In his final speech before the Nov. 8 midterms — the first general election since the Jan. 6, 2021, attack on the U.S. Capitol — President Joe Biden warned that “American democracy is under attack” from “extreme MAGA Republicans” who would seek to “suppress the right of voters and subvert the electoral system itself.”
“This is no ordinary year,” Biden said. “So I ask you to think long and hard about the moment we’re in. In a typical year, we’re often not faced with questions of whether the vote we cast will preserve democracy or put us at risk. But this year, we are.”
The press and some Democratic Party allies panned the president’s remarks. His speech was “head-scratching,” according to CNN’s Chris Cillizza. It was “important” but “puzzling,” said Politico’s Playbook newsletter. “[As] a matter of practical politics, I doubt many Ds in marginal races are eager for him to be on TV tonight,” tweeted David Axelrod, former President Barack Obama’s top political aide.
The results of the election, however, speak for themselves. The predicted Republican “red wave” disappeared before it reached shore, with the GOP only picking up 8 seats to narrowly take control of the House. It could still lose one seat in the Senate. Democrats flipped control of more governorships and state legislature chambers than Republicans. And, most importantly, nearly all high-profile election deniers lost their races, including competitive secretary of state competitions in Arizona, Michigan, Minnesota and Nevada and gubernatorial contests in swing states like Arizona, Michigan, Pennsylvania and Wisconsin.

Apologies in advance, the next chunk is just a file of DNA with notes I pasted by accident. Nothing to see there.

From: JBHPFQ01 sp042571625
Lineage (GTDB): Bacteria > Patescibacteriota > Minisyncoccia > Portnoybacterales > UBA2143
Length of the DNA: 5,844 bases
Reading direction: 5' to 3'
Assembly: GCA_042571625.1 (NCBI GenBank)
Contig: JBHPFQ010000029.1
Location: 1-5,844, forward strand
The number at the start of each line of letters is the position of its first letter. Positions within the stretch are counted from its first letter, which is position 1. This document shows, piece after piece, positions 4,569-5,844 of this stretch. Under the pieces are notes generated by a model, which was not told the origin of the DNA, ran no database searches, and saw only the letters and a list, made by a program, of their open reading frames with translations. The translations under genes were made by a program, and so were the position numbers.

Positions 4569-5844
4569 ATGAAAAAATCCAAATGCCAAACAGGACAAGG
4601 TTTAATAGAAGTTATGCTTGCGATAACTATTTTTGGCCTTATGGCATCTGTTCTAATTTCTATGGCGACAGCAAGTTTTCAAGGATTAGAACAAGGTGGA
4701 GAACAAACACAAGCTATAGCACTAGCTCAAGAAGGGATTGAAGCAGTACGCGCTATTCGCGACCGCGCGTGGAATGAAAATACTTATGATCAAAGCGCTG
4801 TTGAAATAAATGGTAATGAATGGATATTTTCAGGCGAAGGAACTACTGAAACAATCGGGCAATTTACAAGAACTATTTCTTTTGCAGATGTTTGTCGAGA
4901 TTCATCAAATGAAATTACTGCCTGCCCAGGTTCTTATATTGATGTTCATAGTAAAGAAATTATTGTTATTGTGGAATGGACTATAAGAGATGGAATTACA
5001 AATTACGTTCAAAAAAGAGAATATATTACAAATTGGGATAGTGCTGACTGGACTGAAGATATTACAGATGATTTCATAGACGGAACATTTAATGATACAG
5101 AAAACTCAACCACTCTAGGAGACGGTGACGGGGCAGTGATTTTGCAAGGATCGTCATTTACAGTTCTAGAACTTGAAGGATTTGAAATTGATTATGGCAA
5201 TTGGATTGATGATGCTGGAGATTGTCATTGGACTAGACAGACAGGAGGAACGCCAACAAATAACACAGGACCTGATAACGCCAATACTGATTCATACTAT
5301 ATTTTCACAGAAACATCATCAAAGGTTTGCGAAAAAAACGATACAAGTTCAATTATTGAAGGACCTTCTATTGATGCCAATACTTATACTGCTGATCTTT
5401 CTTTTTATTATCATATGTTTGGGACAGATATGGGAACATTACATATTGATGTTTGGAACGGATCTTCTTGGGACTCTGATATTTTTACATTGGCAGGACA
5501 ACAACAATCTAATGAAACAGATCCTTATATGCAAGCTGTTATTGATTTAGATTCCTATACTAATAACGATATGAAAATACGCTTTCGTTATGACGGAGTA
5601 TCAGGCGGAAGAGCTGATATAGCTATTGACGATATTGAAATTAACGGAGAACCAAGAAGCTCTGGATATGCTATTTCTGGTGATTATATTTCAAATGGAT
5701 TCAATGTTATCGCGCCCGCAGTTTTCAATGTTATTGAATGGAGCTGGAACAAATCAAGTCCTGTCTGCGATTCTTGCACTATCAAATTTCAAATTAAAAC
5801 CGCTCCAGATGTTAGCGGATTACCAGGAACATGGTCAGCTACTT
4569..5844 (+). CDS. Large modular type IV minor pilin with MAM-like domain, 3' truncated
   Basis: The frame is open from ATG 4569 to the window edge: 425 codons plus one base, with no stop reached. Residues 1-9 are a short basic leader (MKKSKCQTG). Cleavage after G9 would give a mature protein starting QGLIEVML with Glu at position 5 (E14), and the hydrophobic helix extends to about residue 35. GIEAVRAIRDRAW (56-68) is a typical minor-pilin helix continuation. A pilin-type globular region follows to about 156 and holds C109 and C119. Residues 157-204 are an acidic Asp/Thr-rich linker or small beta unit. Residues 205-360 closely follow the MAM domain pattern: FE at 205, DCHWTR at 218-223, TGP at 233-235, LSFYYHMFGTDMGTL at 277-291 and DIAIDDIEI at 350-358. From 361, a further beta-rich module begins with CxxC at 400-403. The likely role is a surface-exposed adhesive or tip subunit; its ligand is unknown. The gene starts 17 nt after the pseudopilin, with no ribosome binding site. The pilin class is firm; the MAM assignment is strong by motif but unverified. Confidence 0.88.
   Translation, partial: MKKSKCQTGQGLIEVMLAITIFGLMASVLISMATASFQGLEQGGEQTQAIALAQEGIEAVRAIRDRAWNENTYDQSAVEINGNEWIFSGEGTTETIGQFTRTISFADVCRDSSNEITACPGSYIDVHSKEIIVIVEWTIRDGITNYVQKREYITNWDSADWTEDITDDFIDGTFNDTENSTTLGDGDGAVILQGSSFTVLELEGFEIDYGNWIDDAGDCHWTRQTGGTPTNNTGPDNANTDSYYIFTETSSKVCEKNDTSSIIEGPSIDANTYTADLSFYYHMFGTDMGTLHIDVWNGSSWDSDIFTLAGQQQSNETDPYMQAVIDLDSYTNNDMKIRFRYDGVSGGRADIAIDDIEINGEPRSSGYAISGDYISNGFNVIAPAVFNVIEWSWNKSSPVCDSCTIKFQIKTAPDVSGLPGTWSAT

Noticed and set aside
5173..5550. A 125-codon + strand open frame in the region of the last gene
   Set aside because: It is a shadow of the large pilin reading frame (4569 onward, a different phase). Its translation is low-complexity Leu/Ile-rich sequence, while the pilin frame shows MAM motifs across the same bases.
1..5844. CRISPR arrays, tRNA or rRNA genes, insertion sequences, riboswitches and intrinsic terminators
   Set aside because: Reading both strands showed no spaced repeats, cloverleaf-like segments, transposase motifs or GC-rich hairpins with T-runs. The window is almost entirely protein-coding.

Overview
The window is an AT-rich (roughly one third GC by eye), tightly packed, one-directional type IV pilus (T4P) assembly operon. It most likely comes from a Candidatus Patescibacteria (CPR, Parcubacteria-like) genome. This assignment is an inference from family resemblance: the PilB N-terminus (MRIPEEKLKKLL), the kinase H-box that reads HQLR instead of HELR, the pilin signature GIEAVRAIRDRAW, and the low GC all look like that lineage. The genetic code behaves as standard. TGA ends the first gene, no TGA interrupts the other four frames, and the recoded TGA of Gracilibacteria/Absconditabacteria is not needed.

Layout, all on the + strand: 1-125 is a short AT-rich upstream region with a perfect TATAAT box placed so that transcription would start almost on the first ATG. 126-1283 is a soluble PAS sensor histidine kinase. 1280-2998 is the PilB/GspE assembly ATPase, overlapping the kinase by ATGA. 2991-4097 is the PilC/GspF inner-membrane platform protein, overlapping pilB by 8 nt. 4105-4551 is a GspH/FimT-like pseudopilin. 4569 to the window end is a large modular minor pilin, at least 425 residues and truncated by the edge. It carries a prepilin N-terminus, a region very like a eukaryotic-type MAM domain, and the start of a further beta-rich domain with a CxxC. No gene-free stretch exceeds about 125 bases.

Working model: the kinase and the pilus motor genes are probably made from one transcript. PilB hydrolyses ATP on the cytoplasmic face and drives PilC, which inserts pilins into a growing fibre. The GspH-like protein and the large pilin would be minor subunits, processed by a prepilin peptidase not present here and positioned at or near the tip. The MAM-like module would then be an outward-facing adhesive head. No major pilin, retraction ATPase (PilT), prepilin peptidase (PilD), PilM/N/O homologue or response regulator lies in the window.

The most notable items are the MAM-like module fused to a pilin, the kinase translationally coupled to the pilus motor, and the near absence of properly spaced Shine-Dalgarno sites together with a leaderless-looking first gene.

Now, one poll of the 71 most competitive House districts backs up the importance of the democracy issue in Democrats’ midterm success. Concerns about threats to democracy motivated Democrats and independents to turn out while also helping independents decide to vote for Democrats, according to a voter survey from Nov. 11-16 by Impact Research, a Democratic polling firm.
“The biggest takeaway here is just how important protecting democracy was for voters in this House battlefield immediately coming out of the election,” said Molly Murphy, the president of Impact Research, which conducted the survey for Democratic Party-aligned political action committees End Citizens United and Let America Vote.
Six in 10 voters cited protecting democracy as an extremely important reason that they decided to vote in November. This put the issue ahead of inflation (53%), abortion (47%) and crime (45%). When asked to choose the top two issues that motivated them to vote, 50% chose protecting democracy, second only to inflation at 55%.
These findings are largely in line with preelection surveys from The New York Times, The Wall Street Journal, CBS News, NBC News, Quinnipiac University Poll and the Grinnell College National Poll, as well as exit polling from The Associated Press, NBC News and CNN.
The issue of democracy “was really one of the most dominant factors” for Democrats and independents in determining whether they would turn out and “decisive in decision-making in terms of whether independent voters were going to vote for the Democratic candidate or the Republican candidate,” Murphy said.
Among Democrats, 73% cited protecting democracy as an extremely important reason that they decided to vote. Fifty-one percent of independents similarly cited it as extremely important, on par with the 53% who cited inflation.
Forty-one percent of voters who cast ballots for Democrats said protecting democracy was one of the top two reasons for voting as they did. It was the top reason among voters surveyed, listed only slightly above abortion (39%) and not liking the Republican candidate (38%).